Milky Way’s Family Tree
From small to large: this is one of the possible ways in which structures are created in the universe. Galaxies like our Milky Way are formed when several small predecessor objects join together. But what exactly did the Milky Way form from? An international team of astrophysicists led by Dr. Diederik Kruijssen from the Center for Astronomy at the University of Heidelberg has succeeded in reconstructing the merging history of our home galaxy and creating its family tree. To this end, the researchers analyzed the properties of globular star clusters orbiting the Milky Way.
Globular clusters are dense groups of up to one million stars that are almost as old as the universe itself. The Milky Way is home to over 150 such clusters. “Many of them come from smaller galaxies that later merged to form the Milky Way,” explains Kruijssen. To study the history of fusion, the Heidelberg researcher and his colleague Dr. Joel Pfeffer from Liverpool John Moores University and their research groups developed a series of computer simulations called E-MOSAICS. These simulations comprise a complete model for the formation, development and destruction of globular star clusters.
The German-British team used these simulations to relate the age, chemical composition and orbital motion of globular clusters to the properties of the precursor galaxies in which they were formed more than ten billion years ago. They then applied these findings to groups of globular clusters in the Milky Way, finding out not only how heavy these precursor galaxies were, but also when they merged with our home galaxy.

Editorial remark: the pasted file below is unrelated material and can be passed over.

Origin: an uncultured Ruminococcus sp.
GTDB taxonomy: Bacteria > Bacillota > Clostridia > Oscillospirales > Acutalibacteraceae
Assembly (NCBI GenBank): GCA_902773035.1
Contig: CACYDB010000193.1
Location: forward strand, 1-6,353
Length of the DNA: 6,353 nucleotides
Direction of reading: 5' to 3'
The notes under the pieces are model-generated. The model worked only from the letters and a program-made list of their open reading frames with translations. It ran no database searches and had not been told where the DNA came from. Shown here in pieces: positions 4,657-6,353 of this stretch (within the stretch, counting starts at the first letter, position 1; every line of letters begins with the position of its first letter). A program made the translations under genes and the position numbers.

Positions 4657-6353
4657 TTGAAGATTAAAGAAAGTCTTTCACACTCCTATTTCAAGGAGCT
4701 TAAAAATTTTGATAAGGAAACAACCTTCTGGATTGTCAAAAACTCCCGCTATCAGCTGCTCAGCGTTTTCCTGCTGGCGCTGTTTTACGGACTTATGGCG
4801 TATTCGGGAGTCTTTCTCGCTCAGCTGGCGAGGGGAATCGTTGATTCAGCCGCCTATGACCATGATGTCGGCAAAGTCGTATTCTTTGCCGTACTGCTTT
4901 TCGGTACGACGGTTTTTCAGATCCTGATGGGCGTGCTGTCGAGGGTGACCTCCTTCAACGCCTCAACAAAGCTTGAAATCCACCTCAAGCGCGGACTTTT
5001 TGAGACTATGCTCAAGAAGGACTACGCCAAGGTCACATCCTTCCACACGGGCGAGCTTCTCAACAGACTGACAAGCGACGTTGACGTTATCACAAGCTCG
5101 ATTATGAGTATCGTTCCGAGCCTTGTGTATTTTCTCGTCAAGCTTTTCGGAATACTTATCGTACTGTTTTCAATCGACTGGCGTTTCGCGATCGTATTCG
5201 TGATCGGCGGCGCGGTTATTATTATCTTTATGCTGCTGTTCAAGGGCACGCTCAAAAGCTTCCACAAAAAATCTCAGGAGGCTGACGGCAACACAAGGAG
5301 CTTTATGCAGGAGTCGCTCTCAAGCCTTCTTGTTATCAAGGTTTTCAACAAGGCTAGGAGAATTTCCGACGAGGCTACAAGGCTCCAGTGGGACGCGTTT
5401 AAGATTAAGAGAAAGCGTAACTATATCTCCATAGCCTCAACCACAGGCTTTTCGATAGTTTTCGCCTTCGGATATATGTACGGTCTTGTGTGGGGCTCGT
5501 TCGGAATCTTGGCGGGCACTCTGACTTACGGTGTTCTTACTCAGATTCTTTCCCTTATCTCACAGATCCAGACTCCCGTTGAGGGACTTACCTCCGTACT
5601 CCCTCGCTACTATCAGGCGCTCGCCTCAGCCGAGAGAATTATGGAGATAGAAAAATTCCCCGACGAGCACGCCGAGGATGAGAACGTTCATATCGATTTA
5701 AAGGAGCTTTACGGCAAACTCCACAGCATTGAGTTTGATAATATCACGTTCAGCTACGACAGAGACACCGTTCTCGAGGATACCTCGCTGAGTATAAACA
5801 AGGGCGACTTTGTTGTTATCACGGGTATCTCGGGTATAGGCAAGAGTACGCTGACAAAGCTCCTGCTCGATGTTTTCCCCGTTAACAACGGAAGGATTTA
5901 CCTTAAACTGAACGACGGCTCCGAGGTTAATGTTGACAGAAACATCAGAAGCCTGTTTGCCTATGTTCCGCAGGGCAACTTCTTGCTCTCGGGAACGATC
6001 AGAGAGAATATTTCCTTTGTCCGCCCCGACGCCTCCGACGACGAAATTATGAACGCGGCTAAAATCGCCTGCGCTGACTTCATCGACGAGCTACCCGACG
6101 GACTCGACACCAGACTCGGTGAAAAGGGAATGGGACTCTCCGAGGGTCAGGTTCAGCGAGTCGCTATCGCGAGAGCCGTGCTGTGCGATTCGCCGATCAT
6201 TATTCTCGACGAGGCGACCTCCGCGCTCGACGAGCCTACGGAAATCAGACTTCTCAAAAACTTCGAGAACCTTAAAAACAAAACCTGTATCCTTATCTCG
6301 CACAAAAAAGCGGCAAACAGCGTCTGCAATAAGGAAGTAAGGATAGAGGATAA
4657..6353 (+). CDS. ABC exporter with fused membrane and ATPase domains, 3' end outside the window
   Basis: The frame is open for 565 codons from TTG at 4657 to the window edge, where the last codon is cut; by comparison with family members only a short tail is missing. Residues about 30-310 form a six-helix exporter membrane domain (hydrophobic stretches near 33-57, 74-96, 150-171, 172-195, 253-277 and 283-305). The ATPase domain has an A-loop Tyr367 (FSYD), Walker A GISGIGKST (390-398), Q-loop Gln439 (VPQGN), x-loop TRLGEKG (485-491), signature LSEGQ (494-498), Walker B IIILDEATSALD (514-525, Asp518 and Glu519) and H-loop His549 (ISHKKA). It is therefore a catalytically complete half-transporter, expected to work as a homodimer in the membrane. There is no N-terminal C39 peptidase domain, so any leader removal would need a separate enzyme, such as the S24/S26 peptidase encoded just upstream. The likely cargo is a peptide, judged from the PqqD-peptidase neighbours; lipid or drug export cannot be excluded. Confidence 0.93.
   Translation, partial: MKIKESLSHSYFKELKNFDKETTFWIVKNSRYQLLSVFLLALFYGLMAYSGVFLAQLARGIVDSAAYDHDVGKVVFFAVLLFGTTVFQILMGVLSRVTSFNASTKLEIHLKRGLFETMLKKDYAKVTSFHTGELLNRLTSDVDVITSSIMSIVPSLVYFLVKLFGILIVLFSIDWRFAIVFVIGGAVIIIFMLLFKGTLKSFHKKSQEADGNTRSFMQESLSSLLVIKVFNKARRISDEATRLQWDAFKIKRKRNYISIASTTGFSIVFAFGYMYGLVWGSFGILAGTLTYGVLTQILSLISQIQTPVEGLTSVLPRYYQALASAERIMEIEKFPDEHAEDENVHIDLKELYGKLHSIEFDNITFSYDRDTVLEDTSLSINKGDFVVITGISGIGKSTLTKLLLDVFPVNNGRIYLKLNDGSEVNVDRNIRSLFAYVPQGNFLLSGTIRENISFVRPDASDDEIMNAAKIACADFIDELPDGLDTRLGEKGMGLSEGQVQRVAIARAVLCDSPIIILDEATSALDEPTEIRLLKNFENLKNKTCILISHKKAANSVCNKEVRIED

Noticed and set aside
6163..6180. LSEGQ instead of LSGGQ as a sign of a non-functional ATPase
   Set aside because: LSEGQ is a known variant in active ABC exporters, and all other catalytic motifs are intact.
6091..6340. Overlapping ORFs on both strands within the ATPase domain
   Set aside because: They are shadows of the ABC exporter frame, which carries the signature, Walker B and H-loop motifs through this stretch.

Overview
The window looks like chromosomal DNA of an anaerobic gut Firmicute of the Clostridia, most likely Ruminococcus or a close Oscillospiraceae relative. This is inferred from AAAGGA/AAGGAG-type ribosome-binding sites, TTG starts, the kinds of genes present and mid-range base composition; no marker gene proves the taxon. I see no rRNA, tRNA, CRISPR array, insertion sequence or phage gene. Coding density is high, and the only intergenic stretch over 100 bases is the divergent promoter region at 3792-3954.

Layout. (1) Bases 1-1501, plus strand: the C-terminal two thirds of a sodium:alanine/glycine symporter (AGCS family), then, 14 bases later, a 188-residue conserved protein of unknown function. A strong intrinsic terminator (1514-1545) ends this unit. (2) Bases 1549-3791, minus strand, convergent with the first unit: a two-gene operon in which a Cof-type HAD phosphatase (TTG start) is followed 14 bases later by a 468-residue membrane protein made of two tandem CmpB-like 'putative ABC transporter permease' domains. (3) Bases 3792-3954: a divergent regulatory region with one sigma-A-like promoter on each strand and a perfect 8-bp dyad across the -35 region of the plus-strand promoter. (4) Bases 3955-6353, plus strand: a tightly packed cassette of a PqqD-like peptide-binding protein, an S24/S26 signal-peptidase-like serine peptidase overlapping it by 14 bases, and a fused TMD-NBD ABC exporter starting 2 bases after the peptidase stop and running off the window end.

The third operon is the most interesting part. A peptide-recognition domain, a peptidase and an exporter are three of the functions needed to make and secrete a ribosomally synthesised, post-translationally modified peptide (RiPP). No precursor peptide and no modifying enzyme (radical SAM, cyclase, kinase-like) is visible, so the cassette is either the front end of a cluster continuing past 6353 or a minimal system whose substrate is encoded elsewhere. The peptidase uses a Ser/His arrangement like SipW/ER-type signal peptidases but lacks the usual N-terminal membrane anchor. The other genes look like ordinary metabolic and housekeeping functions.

“The main challenge was that the merging process is extremely confusing because the orbits of the globular clusters are completely rearranged in the process,” explains Kruijssen. “To overcome this complexity, we developed an artificial neural network and trained it with the E-MOSAICS simulations. We were amazed at how precisely the AI enabled us to reconstruct the fusion histories of the simulated galaxies, even though we only used their globular clusters”. The researchers then applied the neural network to groups of globular clusters in the Milky Way, and precisely determined the stellar masses and fusion times of the precursor galaxies. They also discovered a previously unknown collision between the Milky Way and an unknown galaxy, which the researchers called “octopuses”.
“The collision with “Kraken” must have been the most significant fusion the Milky Way has ever seen,” Kruijssen adds. It was once thought that a collision with the galaxy Gaia-Enceladus about nine billion years ago was the largest collision event. But the fusion with Octopus took place eleven billion years ago, when the Milky Way was four times smaller than it is today. “Consequently, the collision with Kraken must have drastically changed the appearance of the Milky Way at that time,” says the Heidelberg scientist.
Together, these findings enabled the research team to reconstruct the first complete family tree of our home galaxy. In the course of its history, the Milky Way has swallowed about five galaxies with more than 100 million stars and about ten more with at least ten million stars. The heaviest precursor galaxies collided with the Milky Way six to eleven billion years ago. Kruijssen expects that these predictions will facilitate the future search for the remains of the precursor galaxies: “The debris of more than five precursor galaxies has now been identified. With current and future telescopes it should be possible to find them all”.